Sharing connection through a secondary unprotected WLAN with only one station
Nowadays, our DSL connections are good enough, and most of the time the bandwidth gets wasted, as we are not using it. Sometimes we wouldn't mind in sharing our connection with our neighbours for free, but the usual way is leaving our AP unprotected, so they are able to reach it without a password. This solution is easy, but we lose the traffic protection that WPA bring us.
In this article, I'll show how to create a secondary unprotected WLAN in our AirOS APs, show we can keep on feeling good and secure, while the neighborhood can enjoy the free remaining bandwidht. After following these steps, our AP will provide the next connections:
- WPA Protected WLAN, bridge to the DSL router
- Unsecured WLAN, bridge to the DSL router
Both networks will operate on the same channel, as we have only one wireless device and it have to operate on a fixed channel.
The AirOS firmware is, in essence, a customized version of Linux. In fact, we can get the SDK that includes all the source code (and some disabled extras) that make our stations work. These facts allow us to program our stations and change them in the same way we could change our favourite Linux distribution.
In this case, we won't need to get the SDK, as we'll only connect through SSH to our AP and type in some commands. We'll use the madwifi tools included in the firmware - that provide a driver for the integrated wireless hardware - to create a new virtual device. This new device will work in AP-bridge mode, just in the same way our WPA protected device can work.
I like it. Let's start!
The first step to make our new configuration work is setting WPA protection for the AP through the AirOS web interface the usual way. If you don't know how to do this, you should start reading the AirOS
article before going on.
To configure the second WLAN, we need shell access to the Station. We can enable it in the Services tab, checking the "Enable SSH Server" box. Apply the changes and try the connection with your favourite SSH client. You can use PuTTY in Windows (http://the.earth.li/~sgtatham/putty/latest/x86/putty.exe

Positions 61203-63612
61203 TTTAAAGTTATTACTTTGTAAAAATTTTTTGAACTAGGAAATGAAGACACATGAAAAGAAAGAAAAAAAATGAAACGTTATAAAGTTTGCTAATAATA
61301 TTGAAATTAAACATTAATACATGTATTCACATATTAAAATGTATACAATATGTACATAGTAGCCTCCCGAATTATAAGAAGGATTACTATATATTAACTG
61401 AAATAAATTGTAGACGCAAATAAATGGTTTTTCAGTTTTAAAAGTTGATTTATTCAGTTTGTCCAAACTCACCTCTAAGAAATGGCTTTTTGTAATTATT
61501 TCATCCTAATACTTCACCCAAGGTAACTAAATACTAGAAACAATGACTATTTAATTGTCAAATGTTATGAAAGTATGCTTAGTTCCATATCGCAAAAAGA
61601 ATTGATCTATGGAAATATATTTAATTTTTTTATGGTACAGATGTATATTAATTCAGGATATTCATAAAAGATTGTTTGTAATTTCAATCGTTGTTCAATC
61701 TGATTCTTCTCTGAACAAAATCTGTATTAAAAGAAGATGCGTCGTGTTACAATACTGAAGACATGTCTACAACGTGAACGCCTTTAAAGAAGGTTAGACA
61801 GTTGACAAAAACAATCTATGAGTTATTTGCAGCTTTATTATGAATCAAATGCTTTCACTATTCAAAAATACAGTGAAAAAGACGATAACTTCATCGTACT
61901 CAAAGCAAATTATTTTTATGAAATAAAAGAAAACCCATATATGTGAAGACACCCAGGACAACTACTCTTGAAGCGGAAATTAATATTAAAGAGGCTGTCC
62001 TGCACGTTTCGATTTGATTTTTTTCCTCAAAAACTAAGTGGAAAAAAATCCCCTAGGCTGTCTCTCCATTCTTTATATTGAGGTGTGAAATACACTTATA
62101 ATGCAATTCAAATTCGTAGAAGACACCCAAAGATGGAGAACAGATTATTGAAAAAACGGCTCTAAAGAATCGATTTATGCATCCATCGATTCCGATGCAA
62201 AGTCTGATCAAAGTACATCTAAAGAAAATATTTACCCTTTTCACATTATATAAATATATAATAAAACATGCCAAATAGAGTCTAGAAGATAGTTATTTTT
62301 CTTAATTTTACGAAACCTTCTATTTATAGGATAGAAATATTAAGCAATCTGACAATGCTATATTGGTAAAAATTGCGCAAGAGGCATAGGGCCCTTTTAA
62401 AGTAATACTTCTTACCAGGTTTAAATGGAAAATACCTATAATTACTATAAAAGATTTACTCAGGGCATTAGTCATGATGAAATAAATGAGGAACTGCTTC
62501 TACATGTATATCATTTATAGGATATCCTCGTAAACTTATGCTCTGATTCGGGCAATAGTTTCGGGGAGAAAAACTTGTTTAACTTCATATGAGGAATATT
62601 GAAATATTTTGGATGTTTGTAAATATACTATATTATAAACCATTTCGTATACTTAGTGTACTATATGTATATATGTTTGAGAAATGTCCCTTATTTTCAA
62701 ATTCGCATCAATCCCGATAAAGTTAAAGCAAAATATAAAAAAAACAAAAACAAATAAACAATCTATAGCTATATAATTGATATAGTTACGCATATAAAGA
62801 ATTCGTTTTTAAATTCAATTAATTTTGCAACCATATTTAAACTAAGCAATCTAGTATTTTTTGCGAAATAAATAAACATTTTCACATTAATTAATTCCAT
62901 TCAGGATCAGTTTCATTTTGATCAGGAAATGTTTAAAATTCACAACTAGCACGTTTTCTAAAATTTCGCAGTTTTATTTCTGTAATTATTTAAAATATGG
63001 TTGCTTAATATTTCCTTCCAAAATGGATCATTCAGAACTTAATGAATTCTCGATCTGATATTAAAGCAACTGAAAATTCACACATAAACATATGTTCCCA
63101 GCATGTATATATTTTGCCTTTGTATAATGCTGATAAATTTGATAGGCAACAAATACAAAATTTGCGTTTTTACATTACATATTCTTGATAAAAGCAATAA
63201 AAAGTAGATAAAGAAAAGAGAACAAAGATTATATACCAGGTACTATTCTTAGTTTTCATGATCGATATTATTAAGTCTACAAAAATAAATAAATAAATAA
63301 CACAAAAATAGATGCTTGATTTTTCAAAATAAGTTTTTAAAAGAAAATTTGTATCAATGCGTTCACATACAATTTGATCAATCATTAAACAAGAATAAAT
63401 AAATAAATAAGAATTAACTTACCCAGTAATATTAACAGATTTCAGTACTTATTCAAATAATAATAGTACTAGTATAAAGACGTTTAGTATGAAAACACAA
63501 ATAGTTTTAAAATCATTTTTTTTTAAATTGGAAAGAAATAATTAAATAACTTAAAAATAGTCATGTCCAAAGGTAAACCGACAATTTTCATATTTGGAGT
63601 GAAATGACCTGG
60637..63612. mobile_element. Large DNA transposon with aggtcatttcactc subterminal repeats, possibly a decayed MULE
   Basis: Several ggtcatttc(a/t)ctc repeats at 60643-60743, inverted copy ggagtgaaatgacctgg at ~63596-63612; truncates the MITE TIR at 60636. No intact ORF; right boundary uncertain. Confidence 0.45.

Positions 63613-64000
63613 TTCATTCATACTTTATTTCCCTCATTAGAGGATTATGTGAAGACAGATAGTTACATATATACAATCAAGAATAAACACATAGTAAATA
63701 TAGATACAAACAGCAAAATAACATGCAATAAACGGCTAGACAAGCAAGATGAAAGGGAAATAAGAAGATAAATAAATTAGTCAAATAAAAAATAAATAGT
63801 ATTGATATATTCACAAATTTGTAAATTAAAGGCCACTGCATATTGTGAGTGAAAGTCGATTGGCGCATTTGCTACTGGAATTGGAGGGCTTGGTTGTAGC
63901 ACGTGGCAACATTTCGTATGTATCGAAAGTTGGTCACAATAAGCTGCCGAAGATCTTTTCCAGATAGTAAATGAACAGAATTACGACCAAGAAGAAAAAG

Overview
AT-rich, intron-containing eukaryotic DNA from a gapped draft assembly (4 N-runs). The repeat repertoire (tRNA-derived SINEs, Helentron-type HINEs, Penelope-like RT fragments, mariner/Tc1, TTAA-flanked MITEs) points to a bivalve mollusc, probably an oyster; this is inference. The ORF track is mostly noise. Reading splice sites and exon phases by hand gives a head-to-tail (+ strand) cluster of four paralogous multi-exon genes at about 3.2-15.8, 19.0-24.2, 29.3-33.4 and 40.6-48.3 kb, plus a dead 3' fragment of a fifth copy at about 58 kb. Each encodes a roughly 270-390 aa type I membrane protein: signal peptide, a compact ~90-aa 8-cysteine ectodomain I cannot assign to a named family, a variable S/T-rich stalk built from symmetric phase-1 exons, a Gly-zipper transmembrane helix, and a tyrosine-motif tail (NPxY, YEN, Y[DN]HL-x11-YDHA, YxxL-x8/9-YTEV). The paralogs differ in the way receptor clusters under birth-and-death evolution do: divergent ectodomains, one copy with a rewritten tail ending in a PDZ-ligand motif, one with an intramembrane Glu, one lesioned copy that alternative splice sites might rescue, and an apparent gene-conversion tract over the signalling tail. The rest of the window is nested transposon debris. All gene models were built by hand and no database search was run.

) or 'ssh' in Linux.
If you are using Windows, open the PuTTY client and enter the station IP. If you are using Linux, open a Terminal and type in 'ssh ubnt@stationIP'. You'll have to enter the same user and password you use in the web interface.
Once we're inside the shell, we'll see something like this:
luismi@bender:~$ ssh firstname.lastname@example.org email@example.com's password: BusyBox v1.01 (2009.04.18-20:08+0000) Built-in shell (ash) Enter 'help' for a list of built-in commands. XS2.ar2316.v3.3.2.SDK.090418.2203#
Now we are inside the shell, and we can type in some commands. We'll start creating the new virtual device. To do this, we'll use the tool 'wlanconfig'. Let's see:
XS2.ar2316.v3.3.2.SDK.090418.2203# wlanconfig usage: wlanconfig wlanX create wlandev wifiX wlanmode [sta|adhoc|ap|monitor|wds] [bssid | -bssid] [nosbeacon] usage: wlanconfig wlanX destroy As we can see in the syntax, we have to provide the new wlan device name, the base wifi device and the operating mode. We'll type in the next command to create the device 'ap0', attached to the physical device 'wifi0' in ap mode:
XS2.ar2316.v3.3.2.SDK.090418.2203# wlanconfig ap0 create wlandev wifi0 wlanmode ap ap0 XS2.ar2316.v3.3.2.SDK.090418.2203# Now, we have a new virtual device, attached to the wireless card. Now we'll configure the essid, channel and bridge. After that, we'll bring it up: